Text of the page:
A Fateful Meeting with Bamboo
Mashimo has been an employee of Nagaoka Meichiku for over 20 years, working as a craftsman as well as in advertising and sales. We asked him just how he came to be involved with bamboo.
“After graduating high school, at first I wanted to work in pottery; so I attended an open campus event at a technical arts university. There were a lot of different art courses there, but for some reason, bamboo looked really cool and interesting to me. Why bamboo appealed so strongly to me at that time, I still don’t know.”
Taken with the charm of bamboo, he declared on the spot to the school staff, “I want to study bamboo!”
Just as he had declared on that fateful day, he did a two-year course at the Kyoto Traditional Technical Arts University in Nantan, Kyoto. Ever since that day, he has remained devoted to bamboo without any interest in other arts. During his two years at school, he studied how to make things like flower vases, tea ceremony utensils, and bamboo fences; all the while, he became more and more interested in bamboo.
After graduating from university, Mashimo soon began working at the company run by his bamboo-working professor, Nagaoka Meichiku. More than 20 years have passed since then, and he is still working with bamboo and continuing to contribute to the company.
Unexpected Ways to Use Bamboo Fences
Nagaoka Meichiku makes everything from bamboo garden fences, outer walls, sake bottles and cups, and chopsticks to more modern items like bamboo aroma diffusers.
While the bamboo fences that Nagaoka Meichiku specializes in are most often seen in the Japanese gardens of temples or Japanese-style inns, surprisingly, many of the orders that the company receives are from regular residential houses.
“Bamboo fences are great for hiding things that you don’t want people to see, like your home’s gas meter or a clothes line. Once more people become aware of these practical applications, I think there will be more demand for this kind of fence.”
It’s true: if the number of houses with bamboo fences were to increase, the scenery would likely be better, and the town would be more eco-friendly.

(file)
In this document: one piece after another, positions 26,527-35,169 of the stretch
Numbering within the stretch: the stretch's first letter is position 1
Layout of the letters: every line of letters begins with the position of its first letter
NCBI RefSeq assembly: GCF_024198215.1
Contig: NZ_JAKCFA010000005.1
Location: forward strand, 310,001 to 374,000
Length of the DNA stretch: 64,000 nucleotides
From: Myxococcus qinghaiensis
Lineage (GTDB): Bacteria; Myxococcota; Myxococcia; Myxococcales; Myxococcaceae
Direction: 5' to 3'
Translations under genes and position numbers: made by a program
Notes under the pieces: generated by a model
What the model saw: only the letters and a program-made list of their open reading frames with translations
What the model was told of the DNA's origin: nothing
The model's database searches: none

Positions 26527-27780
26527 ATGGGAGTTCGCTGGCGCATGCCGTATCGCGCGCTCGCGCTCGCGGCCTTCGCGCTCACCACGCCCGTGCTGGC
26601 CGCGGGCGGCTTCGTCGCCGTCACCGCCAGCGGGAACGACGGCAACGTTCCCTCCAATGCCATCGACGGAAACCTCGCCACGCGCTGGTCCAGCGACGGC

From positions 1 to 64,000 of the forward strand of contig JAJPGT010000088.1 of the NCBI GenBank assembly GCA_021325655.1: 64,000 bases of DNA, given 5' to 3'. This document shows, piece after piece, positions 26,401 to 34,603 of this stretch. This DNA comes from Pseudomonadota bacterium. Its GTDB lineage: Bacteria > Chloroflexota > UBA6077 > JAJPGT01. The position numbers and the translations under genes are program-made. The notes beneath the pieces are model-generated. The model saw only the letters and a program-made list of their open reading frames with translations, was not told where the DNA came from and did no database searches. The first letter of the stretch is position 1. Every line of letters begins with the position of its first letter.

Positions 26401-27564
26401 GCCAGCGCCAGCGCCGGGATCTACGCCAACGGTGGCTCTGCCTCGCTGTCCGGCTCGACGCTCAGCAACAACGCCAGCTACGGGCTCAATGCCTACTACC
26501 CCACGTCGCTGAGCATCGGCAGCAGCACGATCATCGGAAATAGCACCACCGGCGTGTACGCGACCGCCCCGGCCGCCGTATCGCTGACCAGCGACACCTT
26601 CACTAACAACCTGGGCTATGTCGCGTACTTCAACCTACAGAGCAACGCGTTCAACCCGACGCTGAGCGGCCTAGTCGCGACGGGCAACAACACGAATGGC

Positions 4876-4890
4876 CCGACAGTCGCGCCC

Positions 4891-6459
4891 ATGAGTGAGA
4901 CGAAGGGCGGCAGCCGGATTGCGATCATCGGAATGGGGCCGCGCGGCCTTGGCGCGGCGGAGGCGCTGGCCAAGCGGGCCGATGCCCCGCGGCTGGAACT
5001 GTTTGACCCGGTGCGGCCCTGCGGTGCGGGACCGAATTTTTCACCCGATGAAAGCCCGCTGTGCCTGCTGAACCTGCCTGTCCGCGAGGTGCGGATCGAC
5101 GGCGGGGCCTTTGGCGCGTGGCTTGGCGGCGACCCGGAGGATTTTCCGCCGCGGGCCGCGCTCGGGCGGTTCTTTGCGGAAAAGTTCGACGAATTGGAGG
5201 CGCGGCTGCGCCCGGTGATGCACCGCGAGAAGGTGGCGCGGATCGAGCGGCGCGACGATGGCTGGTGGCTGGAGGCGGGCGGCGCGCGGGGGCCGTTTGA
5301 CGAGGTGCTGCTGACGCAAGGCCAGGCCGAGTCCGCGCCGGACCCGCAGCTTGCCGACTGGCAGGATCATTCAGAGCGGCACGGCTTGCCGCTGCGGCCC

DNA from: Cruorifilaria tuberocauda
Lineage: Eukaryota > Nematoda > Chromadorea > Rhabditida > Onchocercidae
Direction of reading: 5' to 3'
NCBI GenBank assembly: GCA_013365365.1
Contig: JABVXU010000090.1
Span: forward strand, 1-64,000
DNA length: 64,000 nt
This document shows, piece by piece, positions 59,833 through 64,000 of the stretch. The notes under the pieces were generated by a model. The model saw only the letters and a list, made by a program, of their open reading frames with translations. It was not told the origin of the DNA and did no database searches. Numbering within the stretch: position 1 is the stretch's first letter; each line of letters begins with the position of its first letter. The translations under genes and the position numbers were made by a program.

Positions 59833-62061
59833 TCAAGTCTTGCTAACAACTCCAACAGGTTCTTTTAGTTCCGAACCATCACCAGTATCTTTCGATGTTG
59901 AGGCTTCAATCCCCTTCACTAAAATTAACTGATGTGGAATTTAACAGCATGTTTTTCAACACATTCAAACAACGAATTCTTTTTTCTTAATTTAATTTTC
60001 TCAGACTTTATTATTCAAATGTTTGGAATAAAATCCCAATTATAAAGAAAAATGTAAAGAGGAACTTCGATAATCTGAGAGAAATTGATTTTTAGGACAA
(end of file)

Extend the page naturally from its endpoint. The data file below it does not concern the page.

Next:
Mashimo is spreading the word about bamboo’s appeal in the hopes that people will feel comfortable about using it in their homes.
Posting on Social Media Has an Unexpected Result
Mashimo has been actively promoting bamboo craftsmanship on social media.
“The other day I was working on a style of bamboo fence called inuyarai. Afterwards, I uploaded some pictures of the fence, and got a message from someone who saw the post. This person asked about using the inuyarai style of fence to prevent children from climbing over the railings on verandas and falling down.”
This person was contacting him on behalf of an organization that works to prevent accidental falling deaths.
“The call made me realize that inuyarai fences could stop children from reaching the railing of a veranda, and in turn, prevent falling accidents.
They look nice, too. It’s really something how these kinds of connections come about through social media.”
All the posts he has made of his work have led to a steady stream of new jobs. This episode showed Mashimo the possibilities of bamboo fences in a new era.
Making QR Codes From Bamboo
“I made the bamboo QR code based on an idea I got from Mr. Kobayashi at Woodland Kyoto DMO. Using something analogue made from bamboo to jump to a digital website on your smart phone makes for an interesting story.”